Saturday, May 24, 2008

How Good Do We Really Have It?

Now I'm speaking specifically of people who live in places where such things as chlorinated tap water, carpeted floors, and a telephone in their home are a given and most people don't usually think about it. When I talk about seeking for the positive things in life, I think this is part of the process sometimes. I think that most of us forget or aren't even aware of all the good things we have and instead get stuck thinking about what we don't have.

Some background on my perspective:

Before I was married, I served as a missionary for the Church of Jesus Christ of Latter-day Saints and lived for 16 months in Guatemala. Before I left the Missionary Training Center, I was well warned to be careful what I ate and drank and to never go barefoot to avoid getting unnecessarily sick. As a result, for the next 16 months I drank bottled or boiled water, closed my mouth while taking a shower, and wore flip-flops around the house, including while I took a shower. (Now perhaps I was overly cautious, but I only remember being sick once after I'd eaten pupusas that didn't agree with me and I haven't had any problems since.) When I returned home that first night, I remember being excited to do two things: drink water from the tap and walk barefoot on the carpet. (The homes I lived in and/or visited in Guatemala had cement or sometimes dirt floors. No wall-to-wall carpeting there. :) )

Since my time in Guatemala, I've had a new perspective on what is really important for happiness in life. I've known many people with little of worldly wealth or possessions who are truly happy. Because of that, I've better understood that "stuff" doesn't make one happy. So when I "seek the positive," I try to recognize what I do have.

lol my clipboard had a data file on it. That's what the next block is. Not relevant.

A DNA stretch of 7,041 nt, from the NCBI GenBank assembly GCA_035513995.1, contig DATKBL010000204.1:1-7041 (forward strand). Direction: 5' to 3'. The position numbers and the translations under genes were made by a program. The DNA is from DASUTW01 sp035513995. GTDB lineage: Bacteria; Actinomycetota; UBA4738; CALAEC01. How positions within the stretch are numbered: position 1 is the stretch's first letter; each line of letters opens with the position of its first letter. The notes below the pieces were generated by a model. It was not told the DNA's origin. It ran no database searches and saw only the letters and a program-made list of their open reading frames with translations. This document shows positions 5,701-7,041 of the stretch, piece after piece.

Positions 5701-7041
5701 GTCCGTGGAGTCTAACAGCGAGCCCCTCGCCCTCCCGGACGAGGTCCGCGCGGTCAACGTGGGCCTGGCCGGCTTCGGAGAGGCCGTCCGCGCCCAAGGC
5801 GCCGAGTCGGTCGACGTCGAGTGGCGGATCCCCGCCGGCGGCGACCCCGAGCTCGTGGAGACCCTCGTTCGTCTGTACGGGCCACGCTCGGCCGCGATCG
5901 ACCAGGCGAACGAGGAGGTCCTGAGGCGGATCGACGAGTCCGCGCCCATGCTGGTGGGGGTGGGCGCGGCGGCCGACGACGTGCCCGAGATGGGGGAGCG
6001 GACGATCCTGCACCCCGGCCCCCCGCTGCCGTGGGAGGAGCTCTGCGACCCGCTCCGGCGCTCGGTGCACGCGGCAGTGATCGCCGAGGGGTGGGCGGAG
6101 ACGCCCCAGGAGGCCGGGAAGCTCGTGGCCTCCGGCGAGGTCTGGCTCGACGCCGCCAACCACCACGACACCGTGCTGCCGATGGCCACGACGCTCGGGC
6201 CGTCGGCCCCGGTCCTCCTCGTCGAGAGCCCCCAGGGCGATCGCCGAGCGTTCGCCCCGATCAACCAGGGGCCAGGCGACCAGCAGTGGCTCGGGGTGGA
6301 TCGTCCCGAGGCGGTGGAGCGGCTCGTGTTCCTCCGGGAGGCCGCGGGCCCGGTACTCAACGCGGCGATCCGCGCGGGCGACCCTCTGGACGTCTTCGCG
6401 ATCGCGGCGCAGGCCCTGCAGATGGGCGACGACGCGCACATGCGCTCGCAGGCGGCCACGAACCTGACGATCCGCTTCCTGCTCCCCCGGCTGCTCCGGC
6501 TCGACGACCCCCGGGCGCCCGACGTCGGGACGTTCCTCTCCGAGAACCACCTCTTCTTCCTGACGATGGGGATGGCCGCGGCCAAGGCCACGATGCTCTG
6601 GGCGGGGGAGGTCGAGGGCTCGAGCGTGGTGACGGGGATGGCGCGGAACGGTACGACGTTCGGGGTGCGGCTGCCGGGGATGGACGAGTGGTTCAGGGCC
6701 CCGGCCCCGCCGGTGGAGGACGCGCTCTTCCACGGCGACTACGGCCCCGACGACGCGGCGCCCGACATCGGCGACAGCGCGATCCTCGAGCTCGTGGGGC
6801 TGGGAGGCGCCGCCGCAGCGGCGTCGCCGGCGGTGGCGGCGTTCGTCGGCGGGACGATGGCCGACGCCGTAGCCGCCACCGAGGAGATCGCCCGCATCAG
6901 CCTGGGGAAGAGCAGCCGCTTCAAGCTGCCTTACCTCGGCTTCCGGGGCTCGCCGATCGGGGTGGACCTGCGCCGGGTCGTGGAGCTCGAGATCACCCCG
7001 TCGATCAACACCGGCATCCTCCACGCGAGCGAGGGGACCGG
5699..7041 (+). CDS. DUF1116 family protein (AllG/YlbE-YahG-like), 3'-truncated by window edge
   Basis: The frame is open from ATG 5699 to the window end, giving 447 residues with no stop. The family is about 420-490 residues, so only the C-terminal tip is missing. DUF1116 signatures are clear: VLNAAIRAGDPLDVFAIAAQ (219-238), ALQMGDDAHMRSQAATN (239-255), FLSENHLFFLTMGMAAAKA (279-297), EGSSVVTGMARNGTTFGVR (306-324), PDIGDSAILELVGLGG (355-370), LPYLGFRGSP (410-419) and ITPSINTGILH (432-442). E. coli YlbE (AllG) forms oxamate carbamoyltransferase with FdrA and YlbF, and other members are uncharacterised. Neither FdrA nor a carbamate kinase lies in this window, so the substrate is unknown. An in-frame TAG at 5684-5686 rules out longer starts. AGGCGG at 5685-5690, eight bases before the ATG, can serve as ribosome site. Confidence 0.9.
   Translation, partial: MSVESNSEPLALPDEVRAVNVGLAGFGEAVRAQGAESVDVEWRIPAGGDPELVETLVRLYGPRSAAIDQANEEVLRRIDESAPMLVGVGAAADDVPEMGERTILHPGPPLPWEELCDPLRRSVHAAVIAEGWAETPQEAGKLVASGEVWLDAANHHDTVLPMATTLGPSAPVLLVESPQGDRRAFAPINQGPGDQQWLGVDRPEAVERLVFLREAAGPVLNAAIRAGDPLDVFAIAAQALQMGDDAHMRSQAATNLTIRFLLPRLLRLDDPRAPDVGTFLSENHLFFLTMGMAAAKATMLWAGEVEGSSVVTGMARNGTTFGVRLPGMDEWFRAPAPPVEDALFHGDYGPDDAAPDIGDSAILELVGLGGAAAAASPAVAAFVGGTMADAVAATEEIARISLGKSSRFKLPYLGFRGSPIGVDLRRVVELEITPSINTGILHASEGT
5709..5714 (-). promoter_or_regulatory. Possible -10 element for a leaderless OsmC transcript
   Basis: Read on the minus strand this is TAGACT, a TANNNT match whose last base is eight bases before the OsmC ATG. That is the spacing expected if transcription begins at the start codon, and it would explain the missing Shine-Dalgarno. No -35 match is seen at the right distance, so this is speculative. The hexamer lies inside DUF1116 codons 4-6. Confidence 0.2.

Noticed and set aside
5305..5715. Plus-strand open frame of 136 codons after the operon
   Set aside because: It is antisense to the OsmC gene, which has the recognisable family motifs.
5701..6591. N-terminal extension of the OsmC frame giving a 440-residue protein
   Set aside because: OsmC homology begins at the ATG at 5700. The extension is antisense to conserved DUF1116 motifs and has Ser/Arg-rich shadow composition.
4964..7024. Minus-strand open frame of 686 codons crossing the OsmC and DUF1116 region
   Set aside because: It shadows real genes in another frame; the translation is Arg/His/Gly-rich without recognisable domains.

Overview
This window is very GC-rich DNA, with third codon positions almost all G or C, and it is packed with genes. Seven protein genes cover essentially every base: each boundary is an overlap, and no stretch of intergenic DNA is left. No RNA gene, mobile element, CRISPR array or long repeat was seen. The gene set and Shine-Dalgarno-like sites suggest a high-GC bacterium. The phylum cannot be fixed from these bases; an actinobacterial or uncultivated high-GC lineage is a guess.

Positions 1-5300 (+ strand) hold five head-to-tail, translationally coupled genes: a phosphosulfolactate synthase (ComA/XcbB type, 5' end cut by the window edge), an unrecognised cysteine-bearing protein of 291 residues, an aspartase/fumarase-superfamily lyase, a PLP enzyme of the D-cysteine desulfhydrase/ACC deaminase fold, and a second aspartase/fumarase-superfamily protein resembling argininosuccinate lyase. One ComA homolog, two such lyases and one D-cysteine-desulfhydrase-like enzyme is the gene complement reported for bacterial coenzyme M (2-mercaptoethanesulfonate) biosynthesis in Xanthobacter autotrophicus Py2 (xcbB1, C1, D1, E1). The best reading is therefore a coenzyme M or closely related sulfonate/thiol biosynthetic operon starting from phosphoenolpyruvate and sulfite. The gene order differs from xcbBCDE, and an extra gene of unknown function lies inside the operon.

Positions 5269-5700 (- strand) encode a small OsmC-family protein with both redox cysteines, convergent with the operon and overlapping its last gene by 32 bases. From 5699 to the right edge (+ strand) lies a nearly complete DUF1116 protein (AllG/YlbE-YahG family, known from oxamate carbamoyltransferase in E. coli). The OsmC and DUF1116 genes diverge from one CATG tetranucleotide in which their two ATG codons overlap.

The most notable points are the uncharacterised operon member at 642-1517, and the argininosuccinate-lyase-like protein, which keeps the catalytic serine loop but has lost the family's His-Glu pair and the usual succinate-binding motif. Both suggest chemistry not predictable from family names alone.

Let me share an example of what I mean. I don't have a dishwasher. It doesn't come with our apartment and we don't have the space for one. I have had to learn, again, how to wash dishes by hand on a regular basis. However, I do have a window to look out of when I do the dishes. In my old apartment, I just had a wall to look at. I also have hot running water, dish soap, and rubber gloves to use as I wash dishes instead of a ball of soap and a scrubbing pad, a deep basin full of cold water, and a bowl to dip the water from the basin to rinse the dishes. By focusing on what I do have, it makes it easier not to wish for a dishwasher, when I can't have one anyway.

By seeing what I do have, does that mean that I somehow think I'm better than those who have less or should feel guilty about having more? No. In fact, I think we all have an obligation, as we recognize what we do have, to help those around us that are less fortunate than ourselves. Where much is given, much is required. (Luke 12:48; D&C 82:3)

To clarify when I talk about what we have, that doesn't mean just physical things. We each have our own strengths and assets, whether physical, mental, emotional, and/or spiritual. I believe we've been given those strengths by God to help those around us. So as we learn to seek the positive, I think we should evaluate our strengths, recognize the Source of those strengths, and use them to benefit our families and others around us.

(Side note: So if I post something totally random, like I'm grateful for washing machines, even if it's a laundromat, instead of washing all my clothes by hand with a ball of soap, a washboard, and a basin of water, think of this post and you might better understand why. :) )

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